This paper describes a new analysis procedure, referred to as the ‘PISA design model’, for monotonic lateral and moment loading of monopiles. This design model is an outcome of a research project – known as PISA – that included field testing (Burd et al., 2019; Byrne et al., 2019b; McAdam et al., 2019; Zdravković et al., 2019a) at two onshore sites (stiff clay at Cowden, dense sand at Dunkirk) and threedimensional (3D) finiteelement modelling (Taborda et al., 2019; Zdravković et al., 2019b). The PISA design model retains the underlying simplicity of the p–y method (in which the pile is modelled as an embedded beam), but additional soil reaction components are incorporated to improve the model's performance. The model is calibrated with a set of 3D finiteelement calibration analyses; it therefore benefits from the realism that is potentially achievable with 3D finiteelement modelling, while also being rapid to compute. The PISA design model supports a wide range of practical design calculations; it is applicable to: (a) the determination of small displacement foundation stiffness (relevant to the development of dynamic models for the overall structure); (b) the analysis of serviceability limit states (i.e. relating to the displacements that occur under normal working conditions); and (c) analysis of ultimate limit states (to check for overall stability).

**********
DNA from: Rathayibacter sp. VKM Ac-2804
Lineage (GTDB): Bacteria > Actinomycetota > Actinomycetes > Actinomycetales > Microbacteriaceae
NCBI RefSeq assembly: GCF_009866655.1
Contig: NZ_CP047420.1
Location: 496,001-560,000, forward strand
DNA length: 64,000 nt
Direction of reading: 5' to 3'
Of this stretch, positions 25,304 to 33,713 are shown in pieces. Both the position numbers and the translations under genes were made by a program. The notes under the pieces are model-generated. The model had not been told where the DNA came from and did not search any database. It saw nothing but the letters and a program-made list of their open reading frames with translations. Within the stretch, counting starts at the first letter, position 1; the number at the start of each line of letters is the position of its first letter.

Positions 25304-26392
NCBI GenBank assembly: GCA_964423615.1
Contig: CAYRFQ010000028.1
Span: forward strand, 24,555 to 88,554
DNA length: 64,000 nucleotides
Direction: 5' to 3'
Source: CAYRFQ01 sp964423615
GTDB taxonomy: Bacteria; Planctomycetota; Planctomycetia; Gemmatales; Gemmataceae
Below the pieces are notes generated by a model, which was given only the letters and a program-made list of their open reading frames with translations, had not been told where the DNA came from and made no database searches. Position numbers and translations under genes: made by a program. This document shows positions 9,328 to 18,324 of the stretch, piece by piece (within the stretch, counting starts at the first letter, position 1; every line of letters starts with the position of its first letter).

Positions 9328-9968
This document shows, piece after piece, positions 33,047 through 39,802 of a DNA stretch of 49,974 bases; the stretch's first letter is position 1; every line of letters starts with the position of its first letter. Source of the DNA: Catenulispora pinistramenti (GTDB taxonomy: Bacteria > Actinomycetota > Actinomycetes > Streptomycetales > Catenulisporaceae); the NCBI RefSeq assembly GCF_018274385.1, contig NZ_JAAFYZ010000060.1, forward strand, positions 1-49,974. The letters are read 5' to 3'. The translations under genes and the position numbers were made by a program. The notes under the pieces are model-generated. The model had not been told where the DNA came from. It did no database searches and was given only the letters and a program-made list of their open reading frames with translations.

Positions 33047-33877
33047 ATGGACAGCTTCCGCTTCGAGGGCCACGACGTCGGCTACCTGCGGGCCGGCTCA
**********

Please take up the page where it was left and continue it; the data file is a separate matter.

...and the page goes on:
This paper describes the development and implementation of the PISA design model for monopiles installed in homogeneous sand for drained monotonic loading. In a companion paper, Byrne et al. (2020), the overall framework of the PISA design model is described, together with a calibration process for piles embedded in glacial clay till. The approaches employed for the clay and sand PISA design model formulations differ only in the manner in which the soil reaction components are incorporated and the way in which the model is calibrated. The particular aspects of the model that relate to the sand implementation are referred to in the current paper as the ‘sand modelling framework’.
To develop the PISA design model in a form that is applicable to sands within a practical range of densities, a set of four hypothetical representative offshore homogeneous sand sites is established, each with a specific relative density (D_{R} of 45%, 60%, 75% and 90%). The geotechnical conditions at these sites, and the modelling employed in the 3D calibration analyses, are based on the prior geotechnical characterisation of the Dunkirk site (Zdravković et al., 2019a) and the finiteelement analyses that were shown in the paper by Taborda et al. (2019) to provide a close representation of the PISA test piles at Dunkirk. The PISA design model calibration process therefore has a link, albeit an indirect one, with observations on the performance of the PISA test piles. Independent PISA design model calibrations are described for each representative site, and an optimisation process is employed to define a general model – referred to as the ‘general Dunkirk sand model’ (GDSM) – that is applicable to soils with an arbitrary value of relative density in the range 45% ≤ D_{R} ≤ 90%. The predictive capabilities of the GDSM are demonstrated by conducting analyses for monopile configurations within the calibration space, but that differ from the calibration cases.